There’s been a lot of chatter throughout the profession about the International Accounting Standards Board’s new lease accounting rule.

Released on Jan. 12, the long-awaited standard will require companies to report all leases on their balance sheets as assets and liabilities. According to Accountancy Age, that will put about $3 trillion in leases onto company balance sheets.

On this side of the pond, officials with the the U.S.-based Financial Accounting Standards told MACPA contributor Edith Orenstein that the FASB’s version of the lease standard is complete and in production and is expected to be published in February.

The two versions will differ slightly. Here’s how the Journal of Accountancy explained the differences:

Both boards agreed to substantially carry forward the existing accounting requirements for lessors. But for lessees, the IASB decided on a single model for all lease recognition, while FASB has decided on a dual model.

Under FASB’s model, lessees will account for most existing capital leases as finance leases (recognizing amortization of the right-of-use asset separately from interest on the lease liability), while most existing operating leases will be accounted for by lessees as operating leases (recognizing a single total lease expense).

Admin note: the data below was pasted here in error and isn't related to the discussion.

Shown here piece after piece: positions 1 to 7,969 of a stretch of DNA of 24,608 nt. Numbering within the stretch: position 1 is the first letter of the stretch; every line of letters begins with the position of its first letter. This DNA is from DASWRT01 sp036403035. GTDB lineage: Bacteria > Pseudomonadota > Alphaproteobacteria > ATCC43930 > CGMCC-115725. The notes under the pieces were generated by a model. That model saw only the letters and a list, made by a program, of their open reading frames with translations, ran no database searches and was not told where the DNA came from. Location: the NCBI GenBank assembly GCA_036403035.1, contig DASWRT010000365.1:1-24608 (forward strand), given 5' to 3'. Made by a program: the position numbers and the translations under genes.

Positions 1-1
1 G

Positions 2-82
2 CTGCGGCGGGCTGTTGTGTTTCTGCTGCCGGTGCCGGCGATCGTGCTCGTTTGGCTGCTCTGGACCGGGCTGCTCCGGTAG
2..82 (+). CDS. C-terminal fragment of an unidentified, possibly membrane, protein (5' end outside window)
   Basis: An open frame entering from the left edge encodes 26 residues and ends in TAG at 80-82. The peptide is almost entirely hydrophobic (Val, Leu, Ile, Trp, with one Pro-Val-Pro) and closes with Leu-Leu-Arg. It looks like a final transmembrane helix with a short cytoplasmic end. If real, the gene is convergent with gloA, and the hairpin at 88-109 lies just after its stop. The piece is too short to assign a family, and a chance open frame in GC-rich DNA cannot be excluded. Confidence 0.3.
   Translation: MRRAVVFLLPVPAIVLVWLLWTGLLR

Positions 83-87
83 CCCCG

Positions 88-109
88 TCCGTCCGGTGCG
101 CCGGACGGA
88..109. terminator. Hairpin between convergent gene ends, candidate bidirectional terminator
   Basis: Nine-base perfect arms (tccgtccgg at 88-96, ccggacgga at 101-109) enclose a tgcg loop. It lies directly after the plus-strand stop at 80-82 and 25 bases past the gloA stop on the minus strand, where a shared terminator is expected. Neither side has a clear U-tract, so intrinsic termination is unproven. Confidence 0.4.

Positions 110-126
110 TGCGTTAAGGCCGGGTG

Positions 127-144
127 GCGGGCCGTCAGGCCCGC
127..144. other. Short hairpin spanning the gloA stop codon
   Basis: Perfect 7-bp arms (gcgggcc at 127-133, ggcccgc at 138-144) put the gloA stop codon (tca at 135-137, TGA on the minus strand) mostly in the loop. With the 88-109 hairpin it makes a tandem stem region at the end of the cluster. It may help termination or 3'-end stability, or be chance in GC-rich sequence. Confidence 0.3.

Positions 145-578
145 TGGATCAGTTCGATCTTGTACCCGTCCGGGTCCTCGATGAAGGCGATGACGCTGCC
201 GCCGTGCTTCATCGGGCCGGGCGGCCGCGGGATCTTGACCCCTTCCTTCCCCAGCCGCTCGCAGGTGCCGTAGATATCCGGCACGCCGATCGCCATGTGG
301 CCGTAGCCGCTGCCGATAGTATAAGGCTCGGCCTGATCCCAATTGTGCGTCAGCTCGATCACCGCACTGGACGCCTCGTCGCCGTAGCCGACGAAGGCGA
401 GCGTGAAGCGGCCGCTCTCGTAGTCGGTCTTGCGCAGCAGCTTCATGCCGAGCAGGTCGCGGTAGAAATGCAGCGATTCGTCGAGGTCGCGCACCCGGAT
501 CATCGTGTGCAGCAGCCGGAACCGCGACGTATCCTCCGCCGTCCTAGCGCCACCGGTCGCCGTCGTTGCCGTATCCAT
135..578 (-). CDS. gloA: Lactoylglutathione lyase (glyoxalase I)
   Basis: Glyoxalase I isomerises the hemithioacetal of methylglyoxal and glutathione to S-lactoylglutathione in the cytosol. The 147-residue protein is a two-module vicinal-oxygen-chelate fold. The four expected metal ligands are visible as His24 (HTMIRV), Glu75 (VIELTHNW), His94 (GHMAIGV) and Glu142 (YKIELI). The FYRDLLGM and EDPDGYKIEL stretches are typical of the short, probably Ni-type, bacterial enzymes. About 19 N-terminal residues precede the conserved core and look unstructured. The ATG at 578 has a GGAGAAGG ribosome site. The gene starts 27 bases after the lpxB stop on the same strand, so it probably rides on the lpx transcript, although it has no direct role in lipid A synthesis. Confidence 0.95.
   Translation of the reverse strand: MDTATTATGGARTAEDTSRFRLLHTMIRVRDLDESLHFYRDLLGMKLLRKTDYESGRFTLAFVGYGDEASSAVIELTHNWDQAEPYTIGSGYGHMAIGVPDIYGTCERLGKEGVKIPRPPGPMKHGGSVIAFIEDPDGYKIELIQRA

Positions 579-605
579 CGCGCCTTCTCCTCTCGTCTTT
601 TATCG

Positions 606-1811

The IASB’s model requires lessees to account for all leases as finance leases, with amortization of the right-of-use asset recognized separately from interest on the lease liability.

CFO.com’s David Katz reports that many U.S.-based multinational organizations might be required to keep two sets of books to detail their leasing arrangements.

Meanwhile, the FASB itself is offering some early clues about what to expect from its version of the lease standard. The board has released an article that details what lessees will need to know about the new standard and how financial report preparers should prepare for the transition. Read the article in its entirety here.

Stay tuned: The FASB’s model is coming next month.

Want to learn more?
Get a comprehensive update of what’s happening around the profession with the MACPA’s “ACA and Professionals Issues Update,” scheduled for 8:30 a.m. to noon on Wednesday at Kelly headquarters in Sparks, Md. MACPA CEO Tom Hood, CPA, will open with an hour on the latest issues affecting the CPA profession and how to stay future-ready in a changing and complex world. The remaining three hours will feature Sandy Walters, chief industry information officer for Kelly Benefits, who will cover an overview of ACA with emphasis on tax consequences. Get details and register here.

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